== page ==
Develop a Long Term Bias
Recently I had the pleasure of sitting in a room with a group of CEO's from Central Florida. Dr. Sam Certo, the head of the MBA program for Rollins College, was leading a conversation around the idea of "wisdom" in business practices. My curiosity prompted a question regarding the patience required to think long-term in a fast paced business environment.
Initially, it appeared that Dr. Certo was only mildly intrigued by the question because he seemed distracted by a need to find a pen from the table. The second I finished my long winded inquiry he tossed the pen at me. Surprised and concerned I reflexively quit paying attention to my question and immediately caught the pen. Dr. Certo affirmed my cat like reflexes, and assumed that my years of watching baseball had paid off in that moment.
Immediately that interaction became an object lesson around the reality that we have a "reflexive bias" toward short-term rewards in business. What business leaders need to develop is a natural response toward a "reflexive bias" for long-term health. Jim Collins beautifully illustrates the truth about the power of long-term thinking in his book, "Great By Choice" in the chapter entitled the 20 Mile March. The economic reward for pacing your business in such a way that you are able to sustain consistent performance, over chasing short-term achievements is sizable. However, we live in a culture thoroughly committed to our mediocrity and it shows up in a consistent distraction by short term thinking.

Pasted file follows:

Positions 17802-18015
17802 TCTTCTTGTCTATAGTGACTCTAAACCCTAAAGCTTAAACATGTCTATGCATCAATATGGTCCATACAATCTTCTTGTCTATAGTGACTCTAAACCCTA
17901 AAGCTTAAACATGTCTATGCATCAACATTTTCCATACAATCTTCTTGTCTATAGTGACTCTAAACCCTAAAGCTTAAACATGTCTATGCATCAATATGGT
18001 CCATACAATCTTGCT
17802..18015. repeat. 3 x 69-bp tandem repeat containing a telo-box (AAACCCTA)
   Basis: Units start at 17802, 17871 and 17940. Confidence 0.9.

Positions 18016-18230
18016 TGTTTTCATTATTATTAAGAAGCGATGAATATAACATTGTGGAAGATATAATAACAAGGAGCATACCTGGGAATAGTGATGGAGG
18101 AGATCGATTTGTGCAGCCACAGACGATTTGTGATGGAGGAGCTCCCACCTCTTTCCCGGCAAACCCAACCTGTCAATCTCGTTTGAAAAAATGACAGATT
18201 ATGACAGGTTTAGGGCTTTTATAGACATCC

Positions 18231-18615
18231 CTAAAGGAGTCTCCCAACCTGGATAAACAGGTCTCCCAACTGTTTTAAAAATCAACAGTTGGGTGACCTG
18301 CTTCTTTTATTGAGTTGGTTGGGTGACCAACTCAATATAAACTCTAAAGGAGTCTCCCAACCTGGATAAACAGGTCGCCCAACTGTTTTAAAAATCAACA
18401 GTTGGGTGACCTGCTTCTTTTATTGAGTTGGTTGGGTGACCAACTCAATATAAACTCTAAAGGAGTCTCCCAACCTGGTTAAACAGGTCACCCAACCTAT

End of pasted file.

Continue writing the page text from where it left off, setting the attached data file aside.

To be a better leader, one must cultivate practices that develop a new set of reflexes that allow us to quickly act in ways that are congruent with our long term visions. The exercise of these practices will allow leaders to flourish in an environment built on speed, and do it in a way that promotes sustainable growth. What leadership development practices do you employ to help you overcome the reflexive bias toward short-term thinking?